Market neutral

A type of investment strategy undertaken by the investment manager that seeks to profit from both increasing and decreasing prices in one or more markets, while attempting to completely avoid some specific form of market risk.

 

Maturity

  1. For a bond, the time at which the principal of the bond is repayable and it ceases to exist.
  2. For a pension fund, broadly the average age of the membership and the time until benefits are payable.

 

Mispricing

Stocks valued by the markets at below (or above) what a manager deems to be the fair value of a company, based on its financial data and prospects.

 

Money market

Money market funds trade in short-term debt and monetary instruments.  They are viewed as lower risk (but not risk free) investments that historically have provided a better return to investors than cash.
Mutual fund 

 

Multi-asset

Describes an investment that invests across a range of asset classes (for example, equities, bonds, commodities).

 

 

O

Open-ended

An open-end fund, or open-ended fund, is a collective investment scheme, more commonly known in the UK as either an OEIC(open-ended investment company) or unit trust. Investors can buy shares in an open-ended fund direct from the fund provider or via an investment platform or broker. The fund will invest in a group of securities, including but not limited to stocks, bonds and property.

 

Option (convertibles)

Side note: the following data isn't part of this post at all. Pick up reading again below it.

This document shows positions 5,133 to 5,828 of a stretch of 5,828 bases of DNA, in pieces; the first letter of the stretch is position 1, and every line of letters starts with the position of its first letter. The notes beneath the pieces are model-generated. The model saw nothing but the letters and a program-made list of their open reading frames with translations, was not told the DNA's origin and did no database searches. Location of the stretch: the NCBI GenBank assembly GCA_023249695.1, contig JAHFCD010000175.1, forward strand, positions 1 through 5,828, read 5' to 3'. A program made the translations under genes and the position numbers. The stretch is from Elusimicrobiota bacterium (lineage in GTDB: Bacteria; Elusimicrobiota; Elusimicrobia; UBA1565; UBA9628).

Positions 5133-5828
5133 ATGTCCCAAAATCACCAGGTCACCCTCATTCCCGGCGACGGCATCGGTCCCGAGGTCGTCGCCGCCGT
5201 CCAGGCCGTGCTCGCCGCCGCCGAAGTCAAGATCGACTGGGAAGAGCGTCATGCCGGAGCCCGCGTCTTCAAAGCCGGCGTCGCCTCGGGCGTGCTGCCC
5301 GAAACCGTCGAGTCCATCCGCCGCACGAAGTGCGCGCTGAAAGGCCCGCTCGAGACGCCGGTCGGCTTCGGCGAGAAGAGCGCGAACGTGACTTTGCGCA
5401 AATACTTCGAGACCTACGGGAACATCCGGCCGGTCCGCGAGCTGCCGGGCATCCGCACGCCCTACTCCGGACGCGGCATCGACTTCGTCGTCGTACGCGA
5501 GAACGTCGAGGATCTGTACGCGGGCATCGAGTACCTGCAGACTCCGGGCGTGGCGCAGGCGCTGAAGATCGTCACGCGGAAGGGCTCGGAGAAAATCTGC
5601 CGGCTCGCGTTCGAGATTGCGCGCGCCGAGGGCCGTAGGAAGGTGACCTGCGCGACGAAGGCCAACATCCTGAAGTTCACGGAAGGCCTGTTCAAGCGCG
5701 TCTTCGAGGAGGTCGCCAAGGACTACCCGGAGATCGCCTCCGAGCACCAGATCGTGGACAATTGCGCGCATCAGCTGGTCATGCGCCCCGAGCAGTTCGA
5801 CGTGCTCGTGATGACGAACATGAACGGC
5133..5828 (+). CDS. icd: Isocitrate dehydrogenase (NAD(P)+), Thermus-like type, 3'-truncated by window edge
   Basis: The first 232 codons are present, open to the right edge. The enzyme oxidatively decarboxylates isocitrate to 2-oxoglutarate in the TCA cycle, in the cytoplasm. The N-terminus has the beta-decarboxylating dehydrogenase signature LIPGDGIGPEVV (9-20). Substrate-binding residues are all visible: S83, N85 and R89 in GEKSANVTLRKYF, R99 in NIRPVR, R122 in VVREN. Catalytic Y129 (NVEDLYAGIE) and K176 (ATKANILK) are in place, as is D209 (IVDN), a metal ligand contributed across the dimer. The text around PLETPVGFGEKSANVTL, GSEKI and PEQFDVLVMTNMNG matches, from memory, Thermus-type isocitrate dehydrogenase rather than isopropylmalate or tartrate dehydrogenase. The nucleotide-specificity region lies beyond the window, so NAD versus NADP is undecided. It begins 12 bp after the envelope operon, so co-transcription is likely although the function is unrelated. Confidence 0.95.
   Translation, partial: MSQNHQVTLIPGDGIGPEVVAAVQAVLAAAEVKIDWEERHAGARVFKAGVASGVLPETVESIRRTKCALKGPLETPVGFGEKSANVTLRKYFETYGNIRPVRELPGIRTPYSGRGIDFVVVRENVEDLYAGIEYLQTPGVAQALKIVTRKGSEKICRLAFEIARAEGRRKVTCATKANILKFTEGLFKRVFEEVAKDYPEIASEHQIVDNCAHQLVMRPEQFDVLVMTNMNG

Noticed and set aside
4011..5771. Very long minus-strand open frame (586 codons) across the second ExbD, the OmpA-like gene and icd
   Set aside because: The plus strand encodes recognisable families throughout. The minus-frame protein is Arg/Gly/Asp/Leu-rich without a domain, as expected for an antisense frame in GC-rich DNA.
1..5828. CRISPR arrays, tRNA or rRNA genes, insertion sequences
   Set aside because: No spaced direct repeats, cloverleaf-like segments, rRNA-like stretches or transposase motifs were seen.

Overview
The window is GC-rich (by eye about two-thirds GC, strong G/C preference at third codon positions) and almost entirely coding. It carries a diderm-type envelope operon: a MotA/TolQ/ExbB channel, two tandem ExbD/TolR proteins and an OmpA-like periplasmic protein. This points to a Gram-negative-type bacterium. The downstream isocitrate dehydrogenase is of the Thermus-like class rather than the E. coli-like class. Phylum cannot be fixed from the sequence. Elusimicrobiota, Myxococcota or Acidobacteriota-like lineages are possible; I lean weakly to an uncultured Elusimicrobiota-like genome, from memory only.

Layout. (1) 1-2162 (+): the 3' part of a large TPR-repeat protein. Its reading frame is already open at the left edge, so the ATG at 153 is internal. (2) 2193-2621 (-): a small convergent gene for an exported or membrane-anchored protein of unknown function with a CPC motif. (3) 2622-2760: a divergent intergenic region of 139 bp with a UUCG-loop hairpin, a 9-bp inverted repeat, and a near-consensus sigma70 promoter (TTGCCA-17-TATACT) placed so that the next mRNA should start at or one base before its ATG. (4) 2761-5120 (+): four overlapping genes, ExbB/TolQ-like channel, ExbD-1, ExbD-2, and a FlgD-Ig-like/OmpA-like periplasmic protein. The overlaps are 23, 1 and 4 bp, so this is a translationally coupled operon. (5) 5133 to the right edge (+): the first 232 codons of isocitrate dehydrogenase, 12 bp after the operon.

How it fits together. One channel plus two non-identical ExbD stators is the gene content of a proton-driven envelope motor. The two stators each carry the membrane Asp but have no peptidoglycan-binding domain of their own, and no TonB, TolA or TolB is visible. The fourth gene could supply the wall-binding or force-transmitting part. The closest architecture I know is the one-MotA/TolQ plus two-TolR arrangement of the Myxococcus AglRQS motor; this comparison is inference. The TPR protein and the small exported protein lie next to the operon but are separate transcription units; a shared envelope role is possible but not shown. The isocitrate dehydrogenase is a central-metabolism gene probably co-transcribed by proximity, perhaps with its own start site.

A convertible bond has the option to be converted into shares of the company at a ratio determined at issue.

 

Organic revenue growth

An increase in a company’s revenue base that is not achieved through mergers and acquisitions.

 

Over the counter

Over-the-counter (OTC) refers to the process of how securities are traded for companies that are not listed on a formal exchange such as the New York Stock Exchange (NYSE). Securities that are traded over-the-counter are traded via a dealer network as opposed to on a centralized exchange.

 

 

P - T

 

P

PPP (Purchasing Power Parity)

Purchasing power parity is an economic theory that compares different countries’ currencies through a “basket of goods” approach. According to this concept, two currencies are in equilibrium or at par when a basket of goods (taking into account the exchange rate) is priced the same in both countries.

 

Private Equity

Equity shares that are not traded on a public exchange.

 

Portfolio turnover

A measure of how frequently assets within a fund are bought and sold by the managers. 

 

 

R

Risk-adjusted return